Cloud Application Platforms and Ecosystems
Cloud application platforms provide a modern approach for developing and deploying software applications. The approach is gradually displacing the older client/server model, in which large complex, monolithic applications were created and run. In industrial companies, the client/server model came to dominate both the IT and the OT software spaces in recent decades. The pace of this changeover is accelerating, however, as more and more companies embrace the modern platform approach. This has also sparked a platform v. platform competition in the marketplace, with large suppliers seeking to have the dominant platform ecosystem and the broadest library of third-party applications, and with smaller suppliers trying to figure out just how they should compete in the emerging environment. It’s a global competition – for example, see this post by Shin Kai of ARC Japan.
Robotics, Augmented Reality, Network Communications, and More.
Bob Gill (ARC Singapore) has documented a great deal of IIoT activity in the Asia/Pacific region. In addition to the enabling technologies already mentioned here, he has written several important posts about other transformative technologies that will feature in 2017.
Although the strong trend toward digitization is enabled by transformative technologies such as these, there are real business drivers that will also act to drive more adoption of the technologies in 2017.
Asset Performance Management
Improving asset performance can lead to greater efficiencies in two main areas: improving production performance and offering new business models and services based on smart, connected products. As Paula Hollywood asserts in a recent post, “One of the most promising areas for substantial change is asset performance management (APM).” That being the case, it’s no surprise to find a lot of solutions focused on predictive maintenance, asset analytics, and asset management. There are opportunities to better utilize assets, coordinate with operating and business needs, improve the availability of replacement parts, and improve the efficiency of field service groups.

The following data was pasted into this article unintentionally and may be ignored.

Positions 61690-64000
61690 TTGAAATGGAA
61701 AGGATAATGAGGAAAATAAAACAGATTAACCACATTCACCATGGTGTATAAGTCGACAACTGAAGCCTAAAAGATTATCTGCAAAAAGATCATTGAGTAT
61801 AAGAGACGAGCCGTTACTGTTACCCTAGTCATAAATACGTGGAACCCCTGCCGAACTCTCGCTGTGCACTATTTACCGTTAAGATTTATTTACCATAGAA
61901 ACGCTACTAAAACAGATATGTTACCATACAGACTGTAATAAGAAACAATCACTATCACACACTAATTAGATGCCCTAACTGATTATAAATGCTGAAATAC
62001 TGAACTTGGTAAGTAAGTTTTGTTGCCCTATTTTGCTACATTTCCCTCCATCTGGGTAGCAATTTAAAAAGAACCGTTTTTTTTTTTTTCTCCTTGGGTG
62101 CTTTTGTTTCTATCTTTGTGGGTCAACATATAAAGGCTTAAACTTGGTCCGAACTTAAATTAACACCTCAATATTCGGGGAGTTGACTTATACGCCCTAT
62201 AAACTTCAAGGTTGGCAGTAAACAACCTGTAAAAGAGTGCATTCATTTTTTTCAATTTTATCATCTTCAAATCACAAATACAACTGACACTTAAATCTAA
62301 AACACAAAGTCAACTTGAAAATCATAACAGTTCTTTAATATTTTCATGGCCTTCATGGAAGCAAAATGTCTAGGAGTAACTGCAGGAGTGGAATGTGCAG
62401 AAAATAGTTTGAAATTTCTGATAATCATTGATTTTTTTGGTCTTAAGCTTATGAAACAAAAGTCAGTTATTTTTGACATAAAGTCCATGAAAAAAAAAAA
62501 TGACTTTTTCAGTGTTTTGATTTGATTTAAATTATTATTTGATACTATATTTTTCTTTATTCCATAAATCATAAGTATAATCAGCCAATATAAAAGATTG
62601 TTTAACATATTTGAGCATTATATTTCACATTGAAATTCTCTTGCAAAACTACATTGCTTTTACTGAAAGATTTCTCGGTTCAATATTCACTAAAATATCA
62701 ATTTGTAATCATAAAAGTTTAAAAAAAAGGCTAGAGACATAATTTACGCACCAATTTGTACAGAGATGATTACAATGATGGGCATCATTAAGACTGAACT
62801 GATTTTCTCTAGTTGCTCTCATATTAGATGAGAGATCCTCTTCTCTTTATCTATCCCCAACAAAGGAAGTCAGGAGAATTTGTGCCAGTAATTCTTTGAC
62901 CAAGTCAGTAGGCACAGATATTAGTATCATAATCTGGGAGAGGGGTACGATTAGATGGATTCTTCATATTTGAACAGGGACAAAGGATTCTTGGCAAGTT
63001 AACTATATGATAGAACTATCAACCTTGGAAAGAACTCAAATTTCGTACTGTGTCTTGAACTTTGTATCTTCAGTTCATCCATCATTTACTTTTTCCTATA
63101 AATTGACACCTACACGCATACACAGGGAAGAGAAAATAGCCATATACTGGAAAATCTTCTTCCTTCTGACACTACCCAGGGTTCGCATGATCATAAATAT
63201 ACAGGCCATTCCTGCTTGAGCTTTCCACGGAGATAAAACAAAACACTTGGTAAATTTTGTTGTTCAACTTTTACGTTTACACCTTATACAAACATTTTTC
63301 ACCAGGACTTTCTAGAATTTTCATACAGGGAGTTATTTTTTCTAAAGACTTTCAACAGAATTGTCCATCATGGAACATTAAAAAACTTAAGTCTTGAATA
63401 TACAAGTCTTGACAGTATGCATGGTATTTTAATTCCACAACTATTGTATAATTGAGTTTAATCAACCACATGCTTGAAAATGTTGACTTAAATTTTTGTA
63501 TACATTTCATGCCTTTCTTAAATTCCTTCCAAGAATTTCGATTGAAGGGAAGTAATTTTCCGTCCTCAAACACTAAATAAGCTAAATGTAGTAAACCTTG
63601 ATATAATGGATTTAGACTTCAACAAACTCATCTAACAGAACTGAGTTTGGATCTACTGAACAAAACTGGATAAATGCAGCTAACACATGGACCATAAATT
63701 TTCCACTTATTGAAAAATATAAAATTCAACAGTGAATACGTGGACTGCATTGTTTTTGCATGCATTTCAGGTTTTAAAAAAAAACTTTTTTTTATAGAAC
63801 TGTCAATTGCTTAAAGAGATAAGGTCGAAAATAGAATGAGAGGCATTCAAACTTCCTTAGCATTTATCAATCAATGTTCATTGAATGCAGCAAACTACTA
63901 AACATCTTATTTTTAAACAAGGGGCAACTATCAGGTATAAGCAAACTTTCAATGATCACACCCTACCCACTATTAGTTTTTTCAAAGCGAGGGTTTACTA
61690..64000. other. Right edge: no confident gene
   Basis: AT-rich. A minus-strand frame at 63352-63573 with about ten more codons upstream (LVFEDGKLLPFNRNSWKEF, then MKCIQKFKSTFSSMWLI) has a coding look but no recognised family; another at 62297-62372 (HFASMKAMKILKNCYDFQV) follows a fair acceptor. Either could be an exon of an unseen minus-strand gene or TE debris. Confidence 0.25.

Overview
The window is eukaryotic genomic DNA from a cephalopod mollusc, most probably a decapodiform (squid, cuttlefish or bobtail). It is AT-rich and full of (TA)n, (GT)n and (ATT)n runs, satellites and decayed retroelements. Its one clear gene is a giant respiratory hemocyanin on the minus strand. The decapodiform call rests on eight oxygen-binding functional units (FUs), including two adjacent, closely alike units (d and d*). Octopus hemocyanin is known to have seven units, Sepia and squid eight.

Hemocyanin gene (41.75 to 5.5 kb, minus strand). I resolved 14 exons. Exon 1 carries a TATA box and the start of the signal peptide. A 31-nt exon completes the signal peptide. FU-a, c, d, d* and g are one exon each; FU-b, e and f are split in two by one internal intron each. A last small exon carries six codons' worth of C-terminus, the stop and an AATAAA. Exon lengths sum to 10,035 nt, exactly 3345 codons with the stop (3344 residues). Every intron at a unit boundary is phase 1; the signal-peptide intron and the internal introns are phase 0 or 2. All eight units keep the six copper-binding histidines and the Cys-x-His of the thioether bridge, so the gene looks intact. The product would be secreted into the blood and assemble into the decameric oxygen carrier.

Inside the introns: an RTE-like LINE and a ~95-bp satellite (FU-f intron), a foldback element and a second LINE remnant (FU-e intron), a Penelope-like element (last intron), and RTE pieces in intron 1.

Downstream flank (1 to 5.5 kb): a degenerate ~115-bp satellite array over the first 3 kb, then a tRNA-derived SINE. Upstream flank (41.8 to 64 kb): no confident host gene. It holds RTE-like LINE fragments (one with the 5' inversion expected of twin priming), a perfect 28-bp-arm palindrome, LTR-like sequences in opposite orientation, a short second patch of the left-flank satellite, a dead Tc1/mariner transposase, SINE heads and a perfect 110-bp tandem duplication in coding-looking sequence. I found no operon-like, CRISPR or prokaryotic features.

Ralph Rio, who has written extensively about asset performance management, noted that equipment manufacturers are rapidly adopting IIoT to offer asset health monitoring and predictive maintenance subscriptions for new sources of after market revenue.
IIoT in the Oil & Gas Industry
We’re always asked about use cases for IIoT, and at ARC we’ve been collecting many examples across many industry segments. Two of my colleagues, Tim Shea and Peter Reynolds, have written many posts that feature specific examples in the Oil and Gas sector. We expect that this activity will only increase in 2017, as companies gain experience in using IIoT to transform various aspects of their business.
We’ve seen a lot of progress in 2016. As in industry, we’ve gained a better understanding of the architectures, security requirements, platforms, sensors and devices, analytics, platforms, and open systems. It’s also been a year when automation suppliers, service providers, and software companies laid the groundwork for success by building IIoT products and services for the industrial market. Now that many of them have reached critical mass, and can not only talk about, but actually deliver real solutions, we expect to see even more activity as IIoT goes mainstream.
Have I missed any important digital transformation drivers for 2017? Let me know!
About ARC Advisory Group (www.arcweb.com): Founded in 1986, ARC Advisory Group is a Boston based leading technology research and advisory firm for industry and infrastructure.
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About the Author:
Vice President, Information-Driven Manufacturing | ARC Advisory Group
Greg spearheads ARC’s transformative technologies for industry initiatives, including Analytics and Big Data, Cloud Computing, Mobility, and Industrial Internet of Things.
Greg has been with ARC since 1998. Prior to ARC, Greg has experience in manufacturing, industrial automation, and industrial software companies. He brings over 20 years of hands-on experience to ARC, with direct experience within manufacturing organizations, as well as extensive experience with suppliers to manufacturers.